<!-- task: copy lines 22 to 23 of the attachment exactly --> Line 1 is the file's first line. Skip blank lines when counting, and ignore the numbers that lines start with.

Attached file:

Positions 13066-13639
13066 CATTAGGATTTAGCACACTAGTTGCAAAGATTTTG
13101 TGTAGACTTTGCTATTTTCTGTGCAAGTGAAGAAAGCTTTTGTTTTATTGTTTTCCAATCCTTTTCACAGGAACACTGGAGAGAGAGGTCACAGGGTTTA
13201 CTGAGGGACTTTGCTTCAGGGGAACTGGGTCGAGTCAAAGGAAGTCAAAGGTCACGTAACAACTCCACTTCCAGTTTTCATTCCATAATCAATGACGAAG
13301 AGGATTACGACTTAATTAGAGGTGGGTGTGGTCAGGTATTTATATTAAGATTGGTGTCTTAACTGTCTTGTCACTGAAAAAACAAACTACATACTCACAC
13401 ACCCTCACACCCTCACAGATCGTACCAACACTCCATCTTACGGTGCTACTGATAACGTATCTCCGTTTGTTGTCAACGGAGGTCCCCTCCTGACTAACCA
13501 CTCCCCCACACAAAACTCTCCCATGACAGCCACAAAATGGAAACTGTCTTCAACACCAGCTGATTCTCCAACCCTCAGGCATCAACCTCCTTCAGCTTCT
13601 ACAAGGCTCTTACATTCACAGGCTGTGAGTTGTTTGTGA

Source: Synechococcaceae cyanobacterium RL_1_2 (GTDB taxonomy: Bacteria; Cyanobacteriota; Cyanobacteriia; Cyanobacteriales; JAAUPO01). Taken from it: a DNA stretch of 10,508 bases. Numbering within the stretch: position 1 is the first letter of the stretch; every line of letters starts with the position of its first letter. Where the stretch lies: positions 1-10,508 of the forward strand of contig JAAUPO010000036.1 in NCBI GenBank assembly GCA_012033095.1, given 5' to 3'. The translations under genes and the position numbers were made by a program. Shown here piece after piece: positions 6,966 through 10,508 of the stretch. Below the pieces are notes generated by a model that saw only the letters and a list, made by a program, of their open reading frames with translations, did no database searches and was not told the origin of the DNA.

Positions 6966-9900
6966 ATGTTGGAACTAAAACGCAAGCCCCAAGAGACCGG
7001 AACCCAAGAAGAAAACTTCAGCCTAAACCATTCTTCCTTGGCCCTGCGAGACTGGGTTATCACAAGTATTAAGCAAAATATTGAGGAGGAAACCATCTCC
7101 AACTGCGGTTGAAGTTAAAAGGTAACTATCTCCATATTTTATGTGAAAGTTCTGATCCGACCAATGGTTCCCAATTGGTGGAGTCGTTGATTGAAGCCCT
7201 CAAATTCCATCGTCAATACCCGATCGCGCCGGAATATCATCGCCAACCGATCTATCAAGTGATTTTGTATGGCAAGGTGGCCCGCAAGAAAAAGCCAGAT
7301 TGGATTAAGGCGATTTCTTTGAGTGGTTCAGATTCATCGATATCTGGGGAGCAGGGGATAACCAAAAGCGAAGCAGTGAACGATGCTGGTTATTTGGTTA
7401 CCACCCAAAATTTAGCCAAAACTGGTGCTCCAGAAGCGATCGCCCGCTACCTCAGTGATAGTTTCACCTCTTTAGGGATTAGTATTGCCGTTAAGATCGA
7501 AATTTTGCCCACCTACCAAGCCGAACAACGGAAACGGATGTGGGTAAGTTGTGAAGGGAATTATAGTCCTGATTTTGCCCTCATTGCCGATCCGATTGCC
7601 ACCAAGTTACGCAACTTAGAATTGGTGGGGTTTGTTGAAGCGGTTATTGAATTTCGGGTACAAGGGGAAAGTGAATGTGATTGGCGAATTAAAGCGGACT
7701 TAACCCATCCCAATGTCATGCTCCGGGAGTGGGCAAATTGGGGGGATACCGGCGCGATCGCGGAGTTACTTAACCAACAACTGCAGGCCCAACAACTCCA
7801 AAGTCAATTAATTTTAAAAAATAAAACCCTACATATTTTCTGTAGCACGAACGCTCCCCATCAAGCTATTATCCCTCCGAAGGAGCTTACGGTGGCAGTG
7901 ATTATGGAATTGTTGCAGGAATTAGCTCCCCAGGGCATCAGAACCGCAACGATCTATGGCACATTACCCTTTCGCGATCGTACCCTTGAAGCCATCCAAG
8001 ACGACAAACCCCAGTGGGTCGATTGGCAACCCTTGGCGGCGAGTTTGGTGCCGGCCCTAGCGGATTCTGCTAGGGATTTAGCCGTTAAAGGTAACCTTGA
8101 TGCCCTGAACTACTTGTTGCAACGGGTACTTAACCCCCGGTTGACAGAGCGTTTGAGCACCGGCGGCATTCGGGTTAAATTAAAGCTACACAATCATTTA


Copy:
8001 ACGACAAACCCCAGTGGGTCGATTGGCAACCCTTGGCGGCGAGTTTGGTGCCGGCCCTAGCGGATTCTGCTAGGGATTTAGCCGTTAAAGGTAACCTTGA
8101 TGCCCTGAACTACTTGTTGCAACGGGTACTTAACCCCCGGTTGACAGAGCGTTTGAGCACCGGCGGCATTCGGGTTAAATTAAAGCTACACAATCATTTA